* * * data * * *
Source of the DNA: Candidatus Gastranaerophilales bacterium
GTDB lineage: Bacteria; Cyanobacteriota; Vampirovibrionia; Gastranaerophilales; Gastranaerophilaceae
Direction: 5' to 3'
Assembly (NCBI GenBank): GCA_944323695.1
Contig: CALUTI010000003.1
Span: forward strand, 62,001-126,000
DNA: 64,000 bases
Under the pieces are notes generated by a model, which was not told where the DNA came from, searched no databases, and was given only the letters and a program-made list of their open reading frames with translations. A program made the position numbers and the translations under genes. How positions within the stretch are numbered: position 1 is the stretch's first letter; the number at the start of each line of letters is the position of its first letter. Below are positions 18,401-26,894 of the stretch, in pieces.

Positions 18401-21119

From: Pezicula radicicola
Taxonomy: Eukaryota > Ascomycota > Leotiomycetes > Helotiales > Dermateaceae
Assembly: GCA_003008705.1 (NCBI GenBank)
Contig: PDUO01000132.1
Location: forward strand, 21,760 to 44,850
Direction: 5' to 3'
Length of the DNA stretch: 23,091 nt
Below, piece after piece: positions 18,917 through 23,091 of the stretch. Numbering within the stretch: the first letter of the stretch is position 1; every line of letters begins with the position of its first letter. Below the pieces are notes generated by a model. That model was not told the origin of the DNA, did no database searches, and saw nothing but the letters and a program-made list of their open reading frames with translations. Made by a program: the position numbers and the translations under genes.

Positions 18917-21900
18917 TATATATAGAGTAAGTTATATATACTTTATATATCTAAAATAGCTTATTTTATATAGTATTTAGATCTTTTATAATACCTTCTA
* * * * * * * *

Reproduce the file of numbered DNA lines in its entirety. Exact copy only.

Source of the DNA: Candidatus Gastranaerophilales bacterium
GTDB lineage: Bacteria; Cyanobacteriota; Vampirovibrionia; Gastranaerophilales; Gastranaerophilaceae
Direction: 5' to 3'
Assembly (NCBI GenBank): GCA_944323695.1
Contig: CALUTI010000003.1
Span: forward strand, 62,001-126,000
DNA: 64,000 bases
Under the pieces are notes generated by a model, which was not told where the DNA came from, searched no databases, and was given only the letters and a program-made list of their open reading frames with translations. A program made the position numbers and the translations under genes. How positions within the stretch are numbered: position 1 is the stretch's first letter; the number at the start of each line of letters is the position of its first letter. Below are positions 18,401-26,894 of the stretch, in pieces.

Positions 18401-21119

From: Pezicula radicicola
Taxonomy: Eukaryota > Ascomycota > Leotiomycetes > Helotiales > Dermateaceae
Assembly: GCA_003008705.1 (NCBI GenBank)
Contig: PDUO01000132.1
Location: forward strand, 21,760 to 44,850
Direction: 5' to 3'
Length of the DNA stretch: 23,091 nt
Below, piece after piece: positions 18,917 through 23,091 of the stretch. Numbering within the stretch: the first letter of the stretch is position 1; every line of letters begins with the position of its first letter. Below the pieces are notes generated by a model. That model was not told the origin of the DNA, did no database searches, and saw nothing but the letters and a program-made list of their open reading frames with translations. Made by a program: the position numbers and the translations under genes.

Positions 18917-21900
18917 TATATATAGAGTAAGTTATATATACTTTATATATCTAAAATAGCTTATTTTATATAGTATTTAGATCTTTTATAATACCTTCTA